Automotive marketing generally has been focused a lot on products and features. How much has taking that fun, story-driven approach impacted your marketing effectiveness?

We have different ‘tiers’ of budget. Tier One is national brand advertising and Tier Two is more regional, and a co-op with the dealers contributing. For many years, the brand work we were doing at the national level looked very similar to the work that the dealers were doing. What was ‘brand’ and what was ‘dealer’? It was inefficient in terms of how we bought it and the messages in market.

We had to be clear that Tier One ‘national’ spend is all about building the brand. Tier Two is much more about the features, the benefits, and driving people to the regional dealers. You want people at that point to buy. So for us, even when we use social media at the national level, it's really about building the brand. We might highlight a feature, but it's done in a way where it's about the story and drawing you in, getting you to like Hyundai and to lean in a little bit more.

As a challenger brand, you have to think outside the box in terms of where your brand shows up.

Yes, and talk to customers that never would have thought of you in the first place. . For example, we're the first automotive brand to partner with Amazon. We have all of our dealer inventory now on the Amazon platform. You can search for Hyundai and it'll connect to dealer websites if you actually want to buy. It's been almost two years now.

Dealers are still involved, but it's a great shopping experience. It's very Amazon-like. We get a lot of traffic to that site and about 77% of those people had not been to our site to look for a car, so it's a totally new customer who we would never have captured. Even though that's a digital retail platform, for us it's a brand play, because it's a totally different customer that never had considered us in the first place.

When you're building out your marketing teams and capabilities, which skillsets are top of mind for you right now?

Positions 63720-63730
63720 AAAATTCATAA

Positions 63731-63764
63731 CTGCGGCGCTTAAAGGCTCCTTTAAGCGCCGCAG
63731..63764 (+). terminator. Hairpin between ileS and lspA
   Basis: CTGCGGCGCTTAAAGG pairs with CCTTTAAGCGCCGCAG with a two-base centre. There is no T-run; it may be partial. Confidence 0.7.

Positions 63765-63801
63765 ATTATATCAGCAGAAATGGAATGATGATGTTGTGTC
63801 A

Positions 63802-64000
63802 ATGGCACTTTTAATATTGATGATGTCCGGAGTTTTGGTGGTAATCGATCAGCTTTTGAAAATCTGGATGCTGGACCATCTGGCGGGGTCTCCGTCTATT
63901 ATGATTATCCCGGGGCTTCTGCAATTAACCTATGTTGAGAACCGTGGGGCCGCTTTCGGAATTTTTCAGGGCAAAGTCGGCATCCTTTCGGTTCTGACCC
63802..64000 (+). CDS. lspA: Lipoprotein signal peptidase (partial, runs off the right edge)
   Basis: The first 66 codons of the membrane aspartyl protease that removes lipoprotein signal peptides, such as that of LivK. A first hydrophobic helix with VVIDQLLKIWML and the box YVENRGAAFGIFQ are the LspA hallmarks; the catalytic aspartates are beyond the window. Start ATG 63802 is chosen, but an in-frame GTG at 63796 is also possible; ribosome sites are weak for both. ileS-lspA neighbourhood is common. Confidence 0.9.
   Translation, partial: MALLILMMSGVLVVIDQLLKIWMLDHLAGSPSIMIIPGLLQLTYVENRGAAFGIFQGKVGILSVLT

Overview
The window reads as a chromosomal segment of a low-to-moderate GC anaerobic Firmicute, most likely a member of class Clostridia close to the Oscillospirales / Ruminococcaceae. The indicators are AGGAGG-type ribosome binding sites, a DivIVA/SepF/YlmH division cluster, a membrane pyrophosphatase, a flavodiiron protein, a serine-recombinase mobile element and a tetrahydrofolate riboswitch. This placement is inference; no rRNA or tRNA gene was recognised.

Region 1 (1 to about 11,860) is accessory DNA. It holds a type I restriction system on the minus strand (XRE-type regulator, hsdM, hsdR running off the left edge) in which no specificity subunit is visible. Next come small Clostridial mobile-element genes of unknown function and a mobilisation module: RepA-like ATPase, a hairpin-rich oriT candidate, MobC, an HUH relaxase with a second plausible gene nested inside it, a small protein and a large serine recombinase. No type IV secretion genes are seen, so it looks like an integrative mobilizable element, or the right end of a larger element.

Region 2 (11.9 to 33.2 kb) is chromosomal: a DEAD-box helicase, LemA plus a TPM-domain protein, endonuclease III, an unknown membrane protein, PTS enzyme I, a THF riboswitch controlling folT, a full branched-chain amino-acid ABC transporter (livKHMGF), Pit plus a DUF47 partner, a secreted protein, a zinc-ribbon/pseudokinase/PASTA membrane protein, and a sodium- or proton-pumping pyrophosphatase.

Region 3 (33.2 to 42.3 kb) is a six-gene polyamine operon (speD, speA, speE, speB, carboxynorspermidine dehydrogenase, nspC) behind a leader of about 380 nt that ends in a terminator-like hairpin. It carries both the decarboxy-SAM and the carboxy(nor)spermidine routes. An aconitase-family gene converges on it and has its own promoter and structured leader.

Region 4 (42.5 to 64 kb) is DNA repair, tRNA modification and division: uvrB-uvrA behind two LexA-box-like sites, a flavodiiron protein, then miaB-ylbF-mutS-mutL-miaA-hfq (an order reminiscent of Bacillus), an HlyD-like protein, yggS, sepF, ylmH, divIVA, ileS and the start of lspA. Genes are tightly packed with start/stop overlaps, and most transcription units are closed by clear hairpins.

We have a lot of people who want to join the marketing department who have worked at another OEM, and that’s great, but for me it’s not enough. I really like people who have been in a creative venue, like an agency, because I like people who understand the creative or the storytelling side. I like people who have the analytics and who understand that there's a business because marketing is about coming up with creative solutions to solve a business problem. I like people to be on both sides.

The more people you have on your team who can help work with your ad agency, the faster the work goes. If you don't have people who know how to see a creative concept early on, you struggle through that process and you lose a lot of time. Or you could lose a great idea just because someone couldn't see what it could be in its early phases. So I really like people who are creative on my team, not just at the agency, and it's been a big benefit.

It sounds as though you're diversifying your agency relationships as well to make sure you're getting those new perspectives.

Yes, we did need to bring in some experts for some audiences. That's a really big thing in the United States, we really had to have minority-owned agencies for multicultural marketing and it was the right thing to do… they are the only ones that could only do the contextually-relevant work that really tapped into these audiences. It's tricky work and it has to be authentic.

You're thinking about inclusion in a way that's really tied to your brand values, but also into your product positioning. How are you measuring the impact of that?